What is the evolutionary background of infrasonic sounds in elephants?

Phylogenetic Tracing:

Elephants belong to the taxonomic order Proboscidea, in which there are several extinct families and one living family: Elephantidae. Proboscidea fossils have been found as early as the late Paleocene era with a small animal called Eritherium that was about the size of a fox. Although there has been no evolutionary evidence of why infrasonic communication developed, one study shows that seismic communication is important in the nonvisual communication of subterranean mole rats of the Spalax ehrenbergi; it thus appears to be a channel of communication important in the evolution of subterranean mammals for its use in sensing danger. There are phylogenetic theories that Eritherium may have dwelled below ground (Nevo et al, 1991).

Moving from underground burrows to shallow water, researchers have also looked to analogous (perhaps homologous) skeletal structures between elephants and manatees. Features apparent in elephants reminescent of those of manatees (which most likely help in low frequency resonance detection underwater) are (O’Connell-Rodwell, Hart and Arnason, 2001):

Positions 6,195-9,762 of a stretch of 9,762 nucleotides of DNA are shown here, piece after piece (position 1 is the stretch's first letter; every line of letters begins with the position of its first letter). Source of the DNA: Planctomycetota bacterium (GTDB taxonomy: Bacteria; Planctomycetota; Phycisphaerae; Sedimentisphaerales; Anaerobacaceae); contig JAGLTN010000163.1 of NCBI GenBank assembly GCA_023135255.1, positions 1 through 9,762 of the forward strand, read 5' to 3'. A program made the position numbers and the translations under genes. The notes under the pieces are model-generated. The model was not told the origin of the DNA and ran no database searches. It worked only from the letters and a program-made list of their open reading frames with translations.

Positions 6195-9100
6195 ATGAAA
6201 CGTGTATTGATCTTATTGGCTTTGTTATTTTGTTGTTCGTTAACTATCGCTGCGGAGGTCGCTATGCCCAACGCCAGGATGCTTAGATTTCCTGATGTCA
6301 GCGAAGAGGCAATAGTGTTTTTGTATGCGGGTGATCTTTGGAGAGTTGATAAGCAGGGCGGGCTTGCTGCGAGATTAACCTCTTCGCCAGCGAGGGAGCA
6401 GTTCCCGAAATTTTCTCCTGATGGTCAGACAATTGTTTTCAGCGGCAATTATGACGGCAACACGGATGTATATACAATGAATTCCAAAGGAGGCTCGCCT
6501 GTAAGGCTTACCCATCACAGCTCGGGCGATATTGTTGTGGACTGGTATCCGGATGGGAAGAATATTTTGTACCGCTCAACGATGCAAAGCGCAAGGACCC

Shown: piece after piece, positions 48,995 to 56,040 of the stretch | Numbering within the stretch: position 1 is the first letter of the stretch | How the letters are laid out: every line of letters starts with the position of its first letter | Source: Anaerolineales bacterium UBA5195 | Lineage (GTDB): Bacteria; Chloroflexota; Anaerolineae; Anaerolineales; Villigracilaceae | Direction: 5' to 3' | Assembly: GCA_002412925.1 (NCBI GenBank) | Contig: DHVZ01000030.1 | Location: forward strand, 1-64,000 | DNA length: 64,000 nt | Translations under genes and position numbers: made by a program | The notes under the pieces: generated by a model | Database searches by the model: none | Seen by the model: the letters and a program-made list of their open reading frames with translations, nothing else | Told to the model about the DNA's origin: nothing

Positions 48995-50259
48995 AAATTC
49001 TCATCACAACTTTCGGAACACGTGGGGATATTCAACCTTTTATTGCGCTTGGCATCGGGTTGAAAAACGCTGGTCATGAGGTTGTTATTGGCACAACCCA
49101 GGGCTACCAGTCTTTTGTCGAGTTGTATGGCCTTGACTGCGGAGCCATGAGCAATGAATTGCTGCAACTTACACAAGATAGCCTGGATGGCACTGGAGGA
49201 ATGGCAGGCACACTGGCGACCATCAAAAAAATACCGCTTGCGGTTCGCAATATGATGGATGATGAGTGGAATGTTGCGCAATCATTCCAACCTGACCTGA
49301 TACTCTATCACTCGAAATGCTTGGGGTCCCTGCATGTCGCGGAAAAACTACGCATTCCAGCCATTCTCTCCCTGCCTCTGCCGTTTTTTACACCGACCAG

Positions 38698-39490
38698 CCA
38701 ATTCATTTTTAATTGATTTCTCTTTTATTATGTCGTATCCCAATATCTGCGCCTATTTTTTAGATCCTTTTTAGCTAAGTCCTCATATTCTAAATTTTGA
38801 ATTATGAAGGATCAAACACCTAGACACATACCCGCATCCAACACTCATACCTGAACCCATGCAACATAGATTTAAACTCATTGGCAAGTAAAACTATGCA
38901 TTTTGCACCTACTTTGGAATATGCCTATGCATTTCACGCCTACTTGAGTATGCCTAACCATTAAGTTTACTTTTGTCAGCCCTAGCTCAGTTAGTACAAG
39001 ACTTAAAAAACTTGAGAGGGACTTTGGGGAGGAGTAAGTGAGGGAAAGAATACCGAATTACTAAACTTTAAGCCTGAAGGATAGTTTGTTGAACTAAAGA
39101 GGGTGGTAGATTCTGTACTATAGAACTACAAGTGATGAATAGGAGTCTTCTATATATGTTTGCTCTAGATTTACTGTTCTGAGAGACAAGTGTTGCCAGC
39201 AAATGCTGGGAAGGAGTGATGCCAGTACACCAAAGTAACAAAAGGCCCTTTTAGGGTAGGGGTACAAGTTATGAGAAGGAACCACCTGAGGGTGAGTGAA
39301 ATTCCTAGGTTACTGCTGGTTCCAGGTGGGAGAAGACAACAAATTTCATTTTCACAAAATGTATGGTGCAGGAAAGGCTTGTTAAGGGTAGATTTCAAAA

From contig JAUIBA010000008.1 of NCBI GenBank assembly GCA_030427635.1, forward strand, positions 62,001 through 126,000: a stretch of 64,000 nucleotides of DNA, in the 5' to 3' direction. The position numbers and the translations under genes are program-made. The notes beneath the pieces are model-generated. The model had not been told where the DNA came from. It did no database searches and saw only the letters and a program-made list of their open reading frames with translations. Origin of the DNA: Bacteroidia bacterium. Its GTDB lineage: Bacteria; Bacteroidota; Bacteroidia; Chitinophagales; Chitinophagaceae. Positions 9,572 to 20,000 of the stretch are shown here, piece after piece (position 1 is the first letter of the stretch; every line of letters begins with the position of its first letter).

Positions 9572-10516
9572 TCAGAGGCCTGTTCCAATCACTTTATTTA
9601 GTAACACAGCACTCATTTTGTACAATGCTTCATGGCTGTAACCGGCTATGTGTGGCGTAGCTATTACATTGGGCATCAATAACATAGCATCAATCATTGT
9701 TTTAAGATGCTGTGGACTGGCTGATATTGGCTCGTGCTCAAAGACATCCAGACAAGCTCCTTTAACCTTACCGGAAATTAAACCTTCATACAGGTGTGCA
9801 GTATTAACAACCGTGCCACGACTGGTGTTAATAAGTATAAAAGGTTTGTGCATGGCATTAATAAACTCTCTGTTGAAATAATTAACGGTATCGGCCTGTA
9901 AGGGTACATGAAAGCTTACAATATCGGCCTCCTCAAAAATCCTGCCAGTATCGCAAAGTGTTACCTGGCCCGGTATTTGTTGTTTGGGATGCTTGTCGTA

• Skull bones are aerated by sinuses
  • Cranium (minus mandible) consists of inflated bones that form diploe (spongy, porous, bony tissues)

Elephant skulls thus may be well adapted to low frequency detection, whether the media be acoustic or seismic.


Fig 1. Proposed phylogenetic tree of taxonomic order Proboscidea (Shoshani and Tassy, 2011)

Compared to the others:

According to the Elephant Listening Project, infrasonic calls have been recorded from captive Asian elephants (Payne, Langbauer & Thomas1986), African savannah elephants (Poole, Payne & Langbauer 1988) and African forest elephants (Elephant Listening Project in Central and West Africa). Many of them are able to detect sound in the 15-35Hz range up to as loud as 117dB, which carries sound across the desert about 10km. Along with Finbacks and Blue Whales, the elephants are the only other known animal that can detect frequencies “seismically,” meaning, at the same frequencies as some earthquakes. Figure 1 shows the range of other animals compared to elephants.


Fig 2. Frequency in Hz vs. animal demonstrating the range of elephants in contrast to other animals; ultrasound refers to frequencies above 18,000Hz and infrasound to frequencies below 20Hz.(Turga)